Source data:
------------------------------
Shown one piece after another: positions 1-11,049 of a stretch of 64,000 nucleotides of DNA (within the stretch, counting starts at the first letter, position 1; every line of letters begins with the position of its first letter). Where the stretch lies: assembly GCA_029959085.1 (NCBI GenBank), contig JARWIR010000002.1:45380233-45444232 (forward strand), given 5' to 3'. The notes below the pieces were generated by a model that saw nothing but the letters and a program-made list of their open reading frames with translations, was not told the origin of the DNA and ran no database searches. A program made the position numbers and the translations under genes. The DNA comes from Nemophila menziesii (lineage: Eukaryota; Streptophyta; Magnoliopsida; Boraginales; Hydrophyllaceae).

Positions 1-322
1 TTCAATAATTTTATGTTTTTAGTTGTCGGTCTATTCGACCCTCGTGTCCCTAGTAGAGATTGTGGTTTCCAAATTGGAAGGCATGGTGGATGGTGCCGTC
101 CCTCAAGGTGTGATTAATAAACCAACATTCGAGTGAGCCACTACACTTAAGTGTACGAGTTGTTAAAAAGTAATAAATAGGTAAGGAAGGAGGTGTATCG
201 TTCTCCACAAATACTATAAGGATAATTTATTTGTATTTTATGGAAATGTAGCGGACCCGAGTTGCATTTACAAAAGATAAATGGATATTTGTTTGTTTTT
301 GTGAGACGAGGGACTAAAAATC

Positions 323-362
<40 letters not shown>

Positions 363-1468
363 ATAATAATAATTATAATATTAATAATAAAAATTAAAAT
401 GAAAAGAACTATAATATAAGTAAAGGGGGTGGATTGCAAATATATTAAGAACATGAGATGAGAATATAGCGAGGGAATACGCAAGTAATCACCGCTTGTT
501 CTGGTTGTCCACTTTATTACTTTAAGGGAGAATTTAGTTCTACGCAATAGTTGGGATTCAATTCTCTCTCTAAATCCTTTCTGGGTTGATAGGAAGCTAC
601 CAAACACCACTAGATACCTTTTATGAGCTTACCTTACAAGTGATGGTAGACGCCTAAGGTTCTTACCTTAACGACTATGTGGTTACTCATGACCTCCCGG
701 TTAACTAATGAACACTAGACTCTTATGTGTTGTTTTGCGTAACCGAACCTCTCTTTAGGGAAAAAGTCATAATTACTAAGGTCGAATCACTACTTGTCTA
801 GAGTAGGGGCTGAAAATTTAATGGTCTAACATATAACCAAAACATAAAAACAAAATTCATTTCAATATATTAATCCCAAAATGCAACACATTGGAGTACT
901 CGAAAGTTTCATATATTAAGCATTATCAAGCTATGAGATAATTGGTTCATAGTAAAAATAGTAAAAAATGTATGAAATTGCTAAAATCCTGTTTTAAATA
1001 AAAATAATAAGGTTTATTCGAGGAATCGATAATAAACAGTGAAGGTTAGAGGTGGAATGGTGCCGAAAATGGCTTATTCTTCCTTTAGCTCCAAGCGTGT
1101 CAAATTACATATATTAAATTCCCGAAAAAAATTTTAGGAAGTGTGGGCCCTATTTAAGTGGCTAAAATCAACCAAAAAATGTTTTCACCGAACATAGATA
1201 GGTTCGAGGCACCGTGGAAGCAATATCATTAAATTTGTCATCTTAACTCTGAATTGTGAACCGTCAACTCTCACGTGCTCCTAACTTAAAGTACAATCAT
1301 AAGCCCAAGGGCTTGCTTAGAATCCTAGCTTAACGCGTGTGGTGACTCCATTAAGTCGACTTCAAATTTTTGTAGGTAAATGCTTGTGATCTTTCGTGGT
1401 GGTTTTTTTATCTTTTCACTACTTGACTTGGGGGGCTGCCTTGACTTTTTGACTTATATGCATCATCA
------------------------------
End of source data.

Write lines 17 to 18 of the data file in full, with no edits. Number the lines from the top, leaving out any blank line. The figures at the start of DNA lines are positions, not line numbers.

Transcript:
1001 AAAATAATAAGGTTTATTCGAGGAATCGATAATAAACAGTGAAGGTTAGAGGTGGAATGGTGCCGAAAATGGCTTATTCTTCCTTTAGCTCCAAGCGTGT
1101 CAAATTACATATATTAAATTCCCGAAAAAAATTTTAGGAAGTGTGGGCCCTATTTAAGTGGCTAAAATCAACCAAAAAATGTTTTCACCGAACATAGATA